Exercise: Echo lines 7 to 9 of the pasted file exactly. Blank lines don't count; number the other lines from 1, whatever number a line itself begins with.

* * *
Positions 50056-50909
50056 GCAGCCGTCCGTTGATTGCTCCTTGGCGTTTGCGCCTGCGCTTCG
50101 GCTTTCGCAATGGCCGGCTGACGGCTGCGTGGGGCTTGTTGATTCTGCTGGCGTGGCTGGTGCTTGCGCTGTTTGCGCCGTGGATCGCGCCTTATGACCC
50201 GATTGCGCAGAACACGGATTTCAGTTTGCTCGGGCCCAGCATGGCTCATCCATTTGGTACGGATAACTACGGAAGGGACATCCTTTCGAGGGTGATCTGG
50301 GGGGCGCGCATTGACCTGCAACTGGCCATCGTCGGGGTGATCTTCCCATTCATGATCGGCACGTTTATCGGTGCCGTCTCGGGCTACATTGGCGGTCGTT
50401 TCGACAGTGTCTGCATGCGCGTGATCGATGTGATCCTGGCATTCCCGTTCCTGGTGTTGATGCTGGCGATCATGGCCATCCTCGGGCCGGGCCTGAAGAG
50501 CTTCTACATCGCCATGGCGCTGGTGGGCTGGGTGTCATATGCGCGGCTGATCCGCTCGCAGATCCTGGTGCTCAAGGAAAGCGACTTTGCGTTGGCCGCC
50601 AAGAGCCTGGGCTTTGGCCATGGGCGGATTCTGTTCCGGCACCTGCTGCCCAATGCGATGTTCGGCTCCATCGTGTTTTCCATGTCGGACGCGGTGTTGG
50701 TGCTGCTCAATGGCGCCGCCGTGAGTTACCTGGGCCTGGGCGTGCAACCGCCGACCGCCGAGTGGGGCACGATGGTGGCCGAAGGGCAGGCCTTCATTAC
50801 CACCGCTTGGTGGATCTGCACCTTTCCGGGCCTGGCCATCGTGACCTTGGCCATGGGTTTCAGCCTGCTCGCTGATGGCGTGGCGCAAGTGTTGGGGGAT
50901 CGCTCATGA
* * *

50501 CTTCTACATCGCCATGGCGCTGGTGGGCTGGGTGTCATATGCGCGGCTGATCCGCTCGCAGATCCTGGTGCTCAAGGAAAGCGACTTTGCGTTGGCCGCC
50601 AAGAGCCTGGGCTTTGGCCATGGGCGGATTCTGTTCCGGCACCTGCTGCCCAATGCGATGTTCGGCTCCATCGTGTTTTCCATGTCGGACGCGGTGTTGG
50701 TGCTGCTCAATGGCGCCGCCGTGAGTTACCTGGGCCTGGGCGTGCAACCGCCGACCGCCGAGTGGGGCACGATGGTGGCCGAAGGGCAGGCCTTCATTAC